By working with qi and the perspectives that come with it we can aspire to achieve better health and longevity. Specific practices using qi are generally considered necessary to balance out ones own energies – to harmonize them and open all channels – which are indispensable in order to reach higher stages in one’s practice. Each Yogic tradition has very different ways to describe and work with these energies and it seems it depends greatly on disposition as to which practice in the end resonates more with you.
Self care – habits, nutrition and sleep
While in some respects self-care is included in the practice of Yoga, it can’t harm to set it apart to emphasize it’s importance: All the practices in the world can’t keep us healthy if we don’t put value on our health. Self-care is essential, not as a selfish drive but in order to be able to extend love and care for others – it has to start at the center. While perfect health is not a requirement for cultivation and growth, it is always helpful and should always be one of our main goals. We cultivate health on all levels! Some simple examples of what this means are: Forming healthy habits in order to get enough restful sleep and eat natural, unprocessed foods is one of the most important things you can do for yourself. Both eating and sleeping require parasympathetic activity to dominate over sympathetic for them to give you maximum benefits, so making sure your surroundings and your company allow you to feel relaxed for the majority of your meals and sleeps is key. Apart from that you can boost your immune and digestive system with probiotics found naturally in fermented foods or drinks such as kombucha and kefir. Using techniques like yoga nidra or TaoYoga to lower sympathetic activity to get better results from sleeping.
Relationships and the interpersonal realm
“The experience of being seen and accepted for who we really are, and the sense that we are connected to other human beings and part of a larger whole, is one of the most satisfying of all human experiences.” – Marc Bénéteau
No being exists on its own. Acknowledging this truth we must, in a holistic or integral view, naturally include the realm of interactions and interdependence. We can “discover ourselves through the eyes of others” and assist others in discovering themselves. Our friendships, our collaborations, our communities are not just side-products of living in a crowded world – they are essential elements in experiencing and exploring this reality, and experiencing and exploring love and ourselves.
In order for this to work we need both trust and honesty when together. We need acceptance and also the will to overcome that which is holding us back from showing who we are or from being fully with the other person. All of this is a matter of training ones awareness and then training ones presence. We all have experienced occasions where we were fully there, as if something or someone had invited us to join as a full human being, and other situations where we couldn’t care less about the interactions, or feel they are even uncomfortable, thus retreating from them and fending off against them. What is the difference?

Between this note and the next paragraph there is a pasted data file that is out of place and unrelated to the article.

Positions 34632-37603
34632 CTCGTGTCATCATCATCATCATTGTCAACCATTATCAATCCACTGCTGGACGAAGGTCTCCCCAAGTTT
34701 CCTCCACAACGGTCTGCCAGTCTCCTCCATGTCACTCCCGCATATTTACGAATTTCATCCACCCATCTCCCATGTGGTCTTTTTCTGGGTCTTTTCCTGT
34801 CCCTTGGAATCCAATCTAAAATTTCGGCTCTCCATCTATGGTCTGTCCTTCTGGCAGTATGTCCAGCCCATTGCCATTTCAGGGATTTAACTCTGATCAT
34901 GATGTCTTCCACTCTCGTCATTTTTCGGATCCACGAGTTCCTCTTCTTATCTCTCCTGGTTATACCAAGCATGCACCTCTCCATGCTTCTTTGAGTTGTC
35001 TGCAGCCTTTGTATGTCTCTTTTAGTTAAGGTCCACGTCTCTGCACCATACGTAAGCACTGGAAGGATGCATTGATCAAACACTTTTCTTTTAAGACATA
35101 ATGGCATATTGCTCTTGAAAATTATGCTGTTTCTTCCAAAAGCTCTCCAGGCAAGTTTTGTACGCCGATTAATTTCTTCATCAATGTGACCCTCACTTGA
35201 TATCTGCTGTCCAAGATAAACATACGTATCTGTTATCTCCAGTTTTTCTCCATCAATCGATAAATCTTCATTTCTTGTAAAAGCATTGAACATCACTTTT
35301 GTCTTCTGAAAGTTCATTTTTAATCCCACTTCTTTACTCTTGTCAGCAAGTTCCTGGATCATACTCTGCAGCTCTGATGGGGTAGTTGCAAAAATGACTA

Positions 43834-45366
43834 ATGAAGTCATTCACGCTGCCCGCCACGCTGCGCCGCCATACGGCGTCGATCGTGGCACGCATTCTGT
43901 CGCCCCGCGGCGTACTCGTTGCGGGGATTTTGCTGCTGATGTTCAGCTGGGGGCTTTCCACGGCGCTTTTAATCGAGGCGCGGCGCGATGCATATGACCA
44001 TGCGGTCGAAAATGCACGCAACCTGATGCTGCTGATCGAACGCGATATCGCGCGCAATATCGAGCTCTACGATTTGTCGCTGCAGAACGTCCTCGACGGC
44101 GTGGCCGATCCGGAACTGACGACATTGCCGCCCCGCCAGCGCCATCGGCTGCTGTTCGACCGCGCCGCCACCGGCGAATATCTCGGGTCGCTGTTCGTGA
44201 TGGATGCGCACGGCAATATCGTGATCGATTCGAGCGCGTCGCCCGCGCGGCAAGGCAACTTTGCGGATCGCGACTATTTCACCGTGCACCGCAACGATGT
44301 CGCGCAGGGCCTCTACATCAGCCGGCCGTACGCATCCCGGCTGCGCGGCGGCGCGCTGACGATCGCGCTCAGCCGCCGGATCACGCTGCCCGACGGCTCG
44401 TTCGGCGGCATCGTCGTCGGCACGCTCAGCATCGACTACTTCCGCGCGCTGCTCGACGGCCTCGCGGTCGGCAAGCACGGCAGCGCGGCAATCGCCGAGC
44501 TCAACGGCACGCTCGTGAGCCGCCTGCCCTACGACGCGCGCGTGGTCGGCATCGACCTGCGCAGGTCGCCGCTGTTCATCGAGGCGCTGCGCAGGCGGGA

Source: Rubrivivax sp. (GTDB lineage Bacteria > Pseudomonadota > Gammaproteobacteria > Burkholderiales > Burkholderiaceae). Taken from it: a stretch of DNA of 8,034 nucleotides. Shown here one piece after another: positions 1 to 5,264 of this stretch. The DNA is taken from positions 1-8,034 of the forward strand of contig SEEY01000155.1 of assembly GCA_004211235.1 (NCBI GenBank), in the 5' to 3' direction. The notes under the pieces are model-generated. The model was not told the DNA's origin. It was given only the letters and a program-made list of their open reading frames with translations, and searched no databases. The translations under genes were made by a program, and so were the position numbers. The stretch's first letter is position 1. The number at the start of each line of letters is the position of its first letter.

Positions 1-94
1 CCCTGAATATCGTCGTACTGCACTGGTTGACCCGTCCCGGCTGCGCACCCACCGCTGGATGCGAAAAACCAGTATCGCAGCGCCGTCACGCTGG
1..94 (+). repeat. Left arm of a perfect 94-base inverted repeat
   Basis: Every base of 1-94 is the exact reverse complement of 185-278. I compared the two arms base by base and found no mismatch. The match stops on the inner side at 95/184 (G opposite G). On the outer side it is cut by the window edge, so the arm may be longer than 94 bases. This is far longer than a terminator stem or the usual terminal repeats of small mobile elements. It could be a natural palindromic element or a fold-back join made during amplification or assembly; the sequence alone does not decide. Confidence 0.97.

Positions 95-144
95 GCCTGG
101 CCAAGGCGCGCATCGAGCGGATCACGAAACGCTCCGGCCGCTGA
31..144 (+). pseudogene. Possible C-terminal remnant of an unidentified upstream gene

Studying personality types for example through the Enneagram or other similar systems can be a great asset in understanding and accepting your own and other people’s behavior. From there we can learn to overcome the sometimes bumpy patches our interpersonal road may have. But the real practice is not in the studying, but in the togetherness – in the actual interpersonal realm. Practicing together, sharing experiences, assisting one another or simply working together for the sake of a common goal are all training grounds for the interpersonal realm. Two of the three treasures of Taoism refer to interactions: compassion and humility – giving us a loose but definite code of conduct.
Being in Nature – the life-sustaining ecosystem
The way our language and culture guide our experience and views, has us feel like there is a clear separation between the human realm and the natural realm. Humans create artificial spaces and things, while nature creates natural spaces and things. But humans are born from and into nature and without the life-sustaining eco-system that we call nature (or Gaya) we are incapable of surviving even for a minute. In Integral Alchemy we encourage redefining our relationship with nature, allowing nature to enter into our lives and beings and us into it. We strive to increase our awareness of the amazing, complex and fragile system that we are a part of, so as to extend our deepest love, care and respect towards this all encompassing web of life. Hiking, swimming in the ocean, freediving, bonfires on the beach, stargazing, trash-collection, gardening, spending time with and caring for animals… all of this can be seen as a form of connective practice, leading us to the truth of our existence.